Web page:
# What is the Taylor series expansion of f(x) = 1/x^2 at a=1?

Jun 20, 2015

The Taylor series expansion, in general, is written as:

sum_(n=0)^(oo) f^n(a)/(n!)(x-a)^n

So, we will have to take $n$ derivatives of $\frac{1}{x} ^ 2$. $n = 3$ is the bare minimum in my opinion if you want to see a significant chunk of a pattern, but let's just stop at $n = 4$; this derivative isn't too bad, I guess. You just get pretty large numbers past $n = 4$.

${f}^{0} \left(x\right) = \textcolor{b l u e}{f \left(x\right)} = {x}^{-} 2 \textcolor{b l u e}{= \frac{1}{x} ^ 2}$

$\textcolor{b l u e}{f ' \left(x\right)} = - 2 {x}^{-} 3 \textcolor{b l u e}{= - \frac{2}{x} ^ 3}$

$\textcolor{b l u e}{f ' ' \left(x\right)} = 6 {x}^{-} 4 \textcolor{b l u e}{= \frac{6}{x} ^ 4}$

$\textcolor{b l u e}{f ' ' ' \left(x\right)} = - 24 {x}^{-} 5 \textcolor{b l u e}{= - \frac{24}{x} ^ 5}$

$\textcolor{b l u e}{f ' ' ' ' \left(x\right)} = 120 {x}^{-} 6 = \textcolor{b l u e}{\frac{120}{x} ^ 6}$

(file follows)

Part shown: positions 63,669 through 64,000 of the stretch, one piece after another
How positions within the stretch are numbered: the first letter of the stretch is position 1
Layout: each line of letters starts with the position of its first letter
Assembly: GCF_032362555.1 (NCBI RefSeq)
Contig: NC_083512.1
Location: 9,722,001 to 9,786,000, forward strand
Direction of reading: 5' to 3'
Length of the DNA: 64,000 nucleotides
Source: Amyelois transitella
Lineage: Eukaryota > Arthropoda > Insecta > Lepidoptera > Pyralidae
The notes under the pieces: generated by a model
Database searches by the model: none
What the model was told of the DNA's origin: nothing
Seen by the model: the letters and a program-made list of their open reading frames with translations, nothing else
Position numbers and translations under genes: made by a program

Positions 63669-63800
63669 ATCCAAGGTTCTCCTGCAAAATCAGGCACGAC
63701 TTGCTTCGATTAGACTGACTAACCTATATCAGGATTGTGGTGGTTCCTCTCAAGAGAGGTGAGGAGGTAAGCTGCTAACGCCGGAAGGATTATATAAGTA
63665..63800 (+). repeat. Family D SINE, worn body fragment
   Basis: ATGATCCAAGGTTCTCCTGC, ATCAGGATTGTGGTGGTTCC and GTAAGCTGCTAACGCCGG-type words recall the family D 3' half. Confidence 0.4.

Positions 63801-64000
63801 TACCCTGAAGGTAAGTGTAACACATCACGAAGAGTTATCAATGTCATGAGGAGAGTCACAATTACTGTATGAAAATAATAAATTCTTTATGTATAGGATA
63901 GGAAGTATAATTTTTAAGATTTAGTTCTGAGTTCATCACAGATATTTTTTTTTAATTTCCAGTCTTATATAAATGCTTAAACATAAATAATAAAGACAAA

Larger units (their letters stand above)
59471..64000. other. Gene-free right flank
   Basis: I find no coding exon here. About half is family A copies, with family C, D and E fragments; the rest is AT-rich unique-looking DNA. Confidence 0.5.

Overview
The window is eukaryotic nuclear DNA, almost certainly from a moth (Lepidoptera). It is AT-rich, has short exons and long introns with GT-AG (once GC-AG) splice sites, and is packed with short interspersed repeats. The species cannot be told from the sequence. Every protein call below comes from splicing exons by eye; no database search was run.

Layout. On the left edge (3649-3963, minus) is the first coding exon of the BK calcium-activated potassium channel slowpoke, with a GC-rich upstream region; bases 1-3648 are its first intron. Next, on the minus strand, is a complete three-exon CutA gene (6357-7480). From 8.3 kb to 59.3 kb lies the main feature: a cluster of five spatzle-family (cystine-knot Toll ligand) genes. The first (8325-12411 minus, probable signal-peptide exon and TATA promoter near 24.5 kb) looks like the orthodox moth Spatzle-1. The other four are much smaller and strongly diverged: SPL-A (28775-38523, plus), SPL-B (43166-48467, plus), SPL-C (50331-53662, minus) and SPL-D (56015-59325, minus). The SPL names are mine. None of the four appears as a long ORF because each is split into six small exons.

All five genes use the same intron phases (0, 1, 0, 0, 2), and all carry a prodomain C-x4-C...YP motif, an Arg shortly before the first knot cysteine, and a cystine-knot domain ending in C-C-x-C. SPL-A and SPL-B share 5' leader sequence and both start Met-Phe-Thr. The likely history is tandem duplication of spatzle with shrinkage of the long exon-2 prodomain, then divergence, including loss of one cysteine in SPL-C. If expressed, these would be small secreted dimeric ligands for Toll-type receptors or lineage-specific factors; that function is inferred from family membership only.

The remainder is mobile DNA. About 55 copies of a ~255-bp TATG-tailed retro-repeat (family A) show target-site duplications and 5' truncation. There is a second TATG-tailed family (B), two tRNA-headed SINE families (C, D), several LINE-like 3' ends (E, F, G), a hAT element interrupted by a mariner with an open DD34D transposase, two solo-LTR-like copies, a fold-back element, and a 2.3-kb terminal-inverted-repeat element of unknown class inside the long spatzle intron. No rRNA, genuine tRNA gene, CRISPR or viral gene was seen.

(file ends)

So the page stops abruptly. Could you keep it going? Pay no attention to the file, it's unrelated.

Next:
Now, let's plug them in. Just remember:

• $x \to a$, except for the term ${\left(x - a\right)}^{n}$, which remains as ${\left(x - a\right)}^{n}$.
• $n$ does vary from $0$ to your choice of $n$. We chose ${n}_{e n d} = 4$.
• $a$ is a constant we choose. We chose $a = 1$ for simplicity, and because it's close to $x = 0$ (if we let $x \to a$ as $a \to 0$, then $x \to 0$, and our Taylor series becomes more accurate, usually). $a$ does not vary.

Generally, the sum is written out to be:
= f^0(1)/(0!)(x-1)^0 + (f'(1))/(1!)(x-1)^1 + (f''(1))/(2!)(x-1)^2 + (f'''(1))/(3!)(x-1)^3 + (f''''(1))/(4!)(x-1)^4 + ...

Now plug in your newly-acquired derivatives:
= (1/(1^2))/(1!)(1) + (-2/1^3)/(1!)(x-1) + (6/1^4)/(2!)(x-1)^2 + (-24/1^5)/(3!)(x-1)^3 + (120/1^6)/(4!)(x-1)^4 + ...

Simplify:
$= 1 + \left(- 2\right) \left(x - 1\right) + \frac{6}{2} {\left(x - 1\right)}^{2} + \frac{- 24}{6} {\left(x - 1\right)}^{3} + \frac{120}{24} {\left(x - 1\right)}^{4} + \ldots$

And simplify some more:
$= \textcolor{b l u e}{1 - 2 \left(x - 1\right) + 3 {\left(x - 1\right)}^{2} - 4 {\left(x - 1\right)}^{3} + 5 {\left(x - 1\right)}^{4} + \ldots}$